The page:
Nights, she thinks she can still hear the music playing downstairs. The piano in the living room, its dust-covered keys recalling concertos and requiems once composed here. And Pietro’s Gesù Bambino, Constantino’s Camellia, how their melodies make her long for days gone by. She lies awake for hours, stares up at the painted ceiling. There are stories of ghosts still wandering these halls. Things hidden beneath floorboards, behind walls. The house holds onto it all, hushes her secrets, shelters what she cannot let go. For decades, she has tried to keep everything the same—the furniture and photographs, the pages of sheet music arranged on the piano’s mahogany shelf—to preserve a time when these rooms were bustling with family, humming with song.
Each morning, the mountains are dressed in fog, the silhouette of their peaks emerging as the hours slip by. Time moves fast here, like the swifts, darting and swooping, spending entire days in flight. Eating, drinking, sleeping on the wing. She, too, feels as though she lives this way. In constant motion. Even in this place of respite. There are gardens to weed. Shutters to paint. There are cobwebs to sweep. And things to gather, to discard, from the lavatoio, the serra. Things that have long outlived their purpose: A shovel with no handle. A cracked watering can. A table with three legs. Time here, slower in its transformation of things: The decay of wood. The rust of railings and gates. The patina of gutters. The crumble of concrete pillars. The wither of grape vines. And trees shedding their fruit each season. Apple, pear, persimmon left to rot on the ground.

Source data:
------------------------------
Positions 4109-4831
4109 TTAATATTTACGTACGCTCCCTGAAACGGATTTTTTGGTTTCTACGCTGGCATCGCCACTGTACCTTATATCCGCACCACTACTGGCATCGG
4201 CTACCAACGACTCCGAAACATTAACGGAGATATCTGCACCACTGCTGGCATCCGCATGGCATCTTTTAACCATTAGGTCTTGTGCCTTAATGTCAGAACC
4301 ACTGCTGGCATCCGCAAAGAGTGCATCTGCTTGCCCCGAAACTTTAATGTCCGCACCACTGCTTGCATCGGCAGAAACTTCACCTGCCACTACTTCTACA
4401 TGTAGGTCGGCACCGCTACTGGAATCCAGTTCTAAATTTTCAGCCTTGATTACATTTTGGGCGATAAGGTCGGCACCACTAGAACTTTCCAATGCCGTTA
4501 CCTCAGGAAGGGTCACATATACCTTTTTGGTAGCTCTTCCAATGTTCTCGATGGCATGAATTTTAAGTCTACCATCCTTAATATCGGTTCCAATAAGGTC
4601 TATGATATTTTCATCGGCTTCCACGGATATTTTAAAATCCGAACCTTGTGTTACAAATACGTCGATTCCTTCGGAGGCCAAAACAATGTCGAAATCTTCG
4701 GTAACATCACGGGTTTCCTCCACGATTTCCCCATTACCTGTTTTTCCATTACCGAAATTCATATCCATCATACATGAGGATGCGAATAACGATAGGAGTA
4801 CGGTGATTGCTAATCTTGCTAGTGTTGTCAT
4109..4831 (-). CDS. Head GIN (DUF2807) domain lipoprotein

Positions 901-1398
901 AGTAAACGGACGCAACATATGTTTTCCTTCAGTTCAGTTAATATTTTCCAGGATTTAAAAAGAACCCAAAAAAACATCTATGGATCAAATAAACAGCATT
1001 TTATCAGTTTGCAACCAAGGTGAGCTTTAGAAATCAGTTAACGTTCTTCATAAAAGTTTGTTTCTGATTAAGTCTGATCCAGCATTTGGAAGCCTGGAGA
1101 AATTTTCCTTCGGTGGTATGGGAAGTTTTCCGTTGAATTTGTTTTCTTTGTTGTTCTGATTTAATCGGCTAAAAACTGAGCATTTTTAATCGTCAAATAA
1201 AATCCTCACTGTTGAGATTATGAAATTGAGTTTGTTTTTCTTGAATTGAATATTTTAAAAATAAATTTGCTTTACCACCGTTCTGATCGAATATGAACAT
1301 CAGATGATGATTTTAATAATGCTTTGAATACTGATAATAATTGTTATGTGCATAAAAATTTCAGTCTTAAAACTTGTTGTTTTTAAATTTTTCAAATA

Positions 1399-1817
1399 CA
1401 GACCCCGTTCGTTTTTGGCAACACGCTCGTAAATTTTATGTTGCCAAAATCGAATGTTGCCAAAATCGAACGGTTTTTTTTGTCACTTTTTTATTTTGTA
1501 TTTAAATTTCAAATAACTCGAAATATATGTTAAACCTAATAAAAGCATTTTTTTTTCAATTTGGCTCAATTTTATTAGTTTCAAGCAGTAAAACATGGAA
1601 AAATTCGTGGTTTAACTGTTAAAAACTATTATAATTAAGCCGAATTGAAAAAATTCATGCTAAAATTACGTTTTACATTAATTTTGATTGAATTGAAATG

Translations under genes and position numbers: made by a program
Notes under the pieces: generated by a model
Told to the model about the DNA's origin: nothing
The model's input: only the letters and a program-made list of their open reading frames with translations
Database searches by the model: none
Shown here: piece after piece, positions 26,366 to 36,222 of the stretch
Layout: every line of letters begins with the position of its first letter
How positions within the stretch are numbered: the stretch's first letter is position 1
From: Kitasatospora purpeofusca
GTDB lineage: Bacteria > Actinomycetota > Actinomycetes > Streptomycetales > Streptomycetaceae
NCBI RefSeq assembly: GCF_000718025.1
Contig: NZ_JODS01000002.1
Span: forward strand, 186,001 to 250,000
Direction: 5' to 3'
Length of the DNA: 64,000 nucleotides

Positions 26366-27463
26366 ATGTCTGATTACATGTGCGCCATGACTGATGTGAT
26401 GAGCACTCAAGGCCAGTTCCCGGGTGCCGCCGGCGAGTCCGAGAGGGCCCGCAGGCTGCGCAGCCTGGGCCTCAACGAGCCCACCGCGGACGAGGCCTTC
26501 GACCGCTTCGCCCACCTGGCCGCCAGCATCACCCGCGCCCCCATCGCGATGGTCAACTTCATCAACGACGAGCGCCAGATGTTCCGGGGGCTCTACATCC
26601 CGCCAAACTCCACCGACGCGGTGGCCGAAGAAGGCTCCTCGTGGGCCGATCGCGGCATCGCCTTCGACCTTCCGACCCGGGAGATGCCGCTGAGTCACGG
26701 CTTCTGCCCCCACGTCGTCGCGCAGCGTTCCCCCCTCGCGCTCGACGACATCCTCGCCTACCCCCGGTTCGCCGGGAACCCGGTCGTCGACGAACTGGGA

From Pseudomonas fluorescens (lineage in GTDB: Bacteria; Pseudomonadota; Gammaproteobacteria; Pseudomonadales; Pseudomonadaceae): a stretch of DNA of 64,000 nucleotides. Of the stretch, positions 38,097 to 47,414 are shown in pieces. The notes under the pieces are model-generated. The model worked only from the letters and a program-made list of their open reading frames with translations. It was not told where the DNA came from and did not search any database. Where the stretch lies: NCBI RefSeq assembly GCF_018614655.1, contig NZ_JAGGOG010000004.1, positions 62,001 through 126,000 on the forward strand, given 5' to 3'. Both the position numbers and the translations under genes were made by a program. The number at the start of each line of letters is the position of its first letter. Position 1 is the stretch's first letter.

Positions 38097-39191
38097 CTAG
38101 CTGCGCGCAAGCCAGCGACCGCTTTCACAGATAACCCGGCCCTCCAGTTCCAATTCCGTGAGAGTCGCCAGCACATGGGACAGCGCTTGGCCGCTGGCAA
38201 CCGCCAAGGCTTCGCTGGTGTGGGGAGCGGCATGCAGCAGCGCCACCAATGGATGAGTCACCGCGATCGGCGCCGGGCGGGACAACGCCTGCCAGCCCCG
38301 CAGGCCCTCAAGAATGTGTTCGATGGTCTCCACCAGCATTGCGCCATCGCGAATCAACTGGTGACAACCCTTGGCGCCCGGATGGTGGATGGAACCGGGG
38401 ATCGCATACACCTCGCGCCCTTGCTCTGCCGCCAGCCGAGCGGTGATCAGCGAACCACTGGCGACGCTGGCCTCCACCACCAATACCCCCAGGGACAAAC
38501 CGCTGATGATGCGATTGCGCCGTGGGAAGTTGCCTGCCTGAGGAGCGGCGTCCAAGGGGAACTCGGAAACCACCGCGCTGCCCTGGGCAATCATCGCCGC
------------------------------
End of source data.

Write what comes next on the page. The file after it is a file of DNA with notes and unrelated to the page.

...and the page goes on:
Monday, in the mercato, she tastes the olives and the cheese. She imagines her mother beside her, how she would have sampled it all—the tomatoes and peppers, the ripe sweetness of peaches and melon. There is magic in this place, in this valley and this house up on the hill. There are storied heirlooms stacked inside cupboards. In the attic, reminders of a war. How her mother would have been awed by this history. How she would’ve pressed one hand to her chest, looked up at the mountains and made the sign of the cross, recalling the sound of prayer in her parents’ native Italian, a language she regretted never taking the time to learn. Each morning, her daughter pushes open the shutters, listens to the magpies rattle the magnolia tree, and she carries her through the day, writing her into this landscape, these rooms.
Kristina Moriconi is a poet, essayist, and artist who divides her time between suburban Philadelphia and NYC. In 2011 she received her MFA in creative writing from Pacific Lutheran University’s Rainier Writing Workshop in Tacoma Washington. She teaches in the M.F.A. program at Rosemont College.